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Previous Programs

2020 Consciousness in the Physical World
Awardees

2019 Intelligence in the Physical World
Awardees

2019 Information as Fuel
Awardees

2018 Agency in the Physical World
Awardees; RFP download

2016 Physics of the Observer
Awardees; RFP download

2015 The Physics of What Happens
Awardees; RFP download

2013 Physics of Information
Awardees; RFP download

2010 The Nature of Time
Awardees; RFP download

2008 Foundational Questions in Physics and Cosmology
Awardees; RFP download

2006 Foundational Questions in Physics and Cosmology
Awardees; RFP download

Matilde Marcolli
California Institute of Technology

Project Title

Towards a Topological Model of Consciousness

Project Summary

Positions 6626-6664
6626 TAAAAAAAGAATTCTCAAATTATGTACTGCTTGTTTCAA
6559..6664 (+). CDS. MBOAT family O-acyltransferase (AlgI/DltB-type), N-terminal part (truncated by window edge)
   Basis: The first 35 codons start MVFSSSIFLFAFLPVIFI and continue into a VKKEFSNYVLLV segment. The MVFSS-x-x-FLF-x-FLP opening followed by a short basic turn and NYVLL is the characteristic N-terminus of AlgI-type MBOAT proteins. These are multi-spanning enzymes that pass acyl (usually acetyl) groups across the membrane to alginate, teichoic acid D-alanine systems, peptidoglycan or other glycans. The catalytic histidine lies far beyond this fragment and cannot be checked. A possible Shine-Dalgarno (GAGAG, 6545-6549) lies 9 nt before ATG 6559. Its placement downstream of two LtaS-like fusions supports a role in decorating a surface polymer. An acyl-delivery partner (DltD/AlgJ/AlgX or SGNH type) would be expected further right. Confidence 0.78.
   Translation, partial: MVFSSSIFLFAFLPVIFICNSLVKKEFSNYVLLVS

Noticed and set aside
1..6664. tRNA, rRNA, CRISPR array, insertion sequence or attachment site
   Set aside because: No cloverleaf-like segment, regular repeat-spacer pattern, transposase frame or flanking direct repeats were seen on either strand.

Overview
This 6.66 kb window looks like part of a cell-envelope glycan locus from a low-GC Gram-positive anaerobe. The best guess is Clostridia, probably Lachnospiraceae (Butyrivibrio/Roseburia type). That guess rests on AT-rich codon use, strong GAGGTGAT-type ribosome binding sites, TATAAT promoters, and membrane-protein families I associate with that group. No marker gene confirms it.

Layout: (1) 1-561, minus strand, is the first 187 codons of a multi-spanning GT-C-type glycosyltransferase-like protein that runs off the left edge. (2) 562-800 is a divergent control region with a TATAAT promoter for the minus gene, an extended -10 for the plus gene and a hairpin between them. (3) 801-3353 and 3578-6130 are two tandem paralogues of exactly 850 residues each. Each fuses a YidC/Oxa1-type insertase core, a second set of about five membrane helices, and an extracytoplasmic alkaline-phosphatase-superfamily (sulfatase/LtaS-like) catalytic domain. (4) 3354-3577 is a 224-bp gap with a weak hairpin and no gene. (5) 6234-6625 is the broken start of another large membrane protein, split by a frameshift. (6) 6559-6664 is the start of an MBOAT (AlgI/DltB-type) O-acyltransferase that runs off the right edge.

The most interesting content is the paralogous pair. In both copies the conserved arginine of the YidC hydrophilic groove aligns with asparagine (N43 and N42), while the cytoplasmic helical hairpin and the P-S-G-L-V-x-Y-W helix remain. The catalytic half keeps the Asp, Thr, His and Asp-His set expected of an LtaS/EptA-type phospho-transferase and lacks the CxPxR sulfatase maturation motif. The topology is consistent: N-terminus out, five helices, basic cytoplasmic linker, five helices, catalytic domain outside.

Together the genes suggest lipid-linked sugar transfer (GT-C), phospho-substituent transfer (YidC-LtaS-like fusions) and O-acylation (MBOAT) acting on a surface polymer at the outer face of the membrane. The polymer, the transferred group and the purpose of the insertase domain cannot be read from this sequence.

The development of quantitative models of consciousness is motivated both by a better theoretical understanding of the brain, and by pressing medical and ethical questions such as detecting consciousness in people with damaged brains, in non-human animals, and possibly in artificial entities. Some mathematical models of consciousness have been proposed in recent years, based on a sufficient amount of informational complexity detecting a high level of interdependence over subsystems. These models, however, are computationally impractical and they may provide a necessary but not a sufficient condition for consciousness. This project aims at a different kind of model, based on topological methods for the investigation of brain structures. The fundamental idea that we want to formalize is that consciousness is a mechanism that constructs and transforms representations from neural codes topologically and that topology, the branch of mathematics that deals with intrinsic and stable properties of space, is the right language with which to attempt a mathematical formulation of qualia, intrinsic “subjective” experiences. The motivation behind this approach comes from recent results in neuroscience, showing that an increase in topological complexity is detectable in response to stimuli, and that the neural code stores information about the stimulus space topologically.



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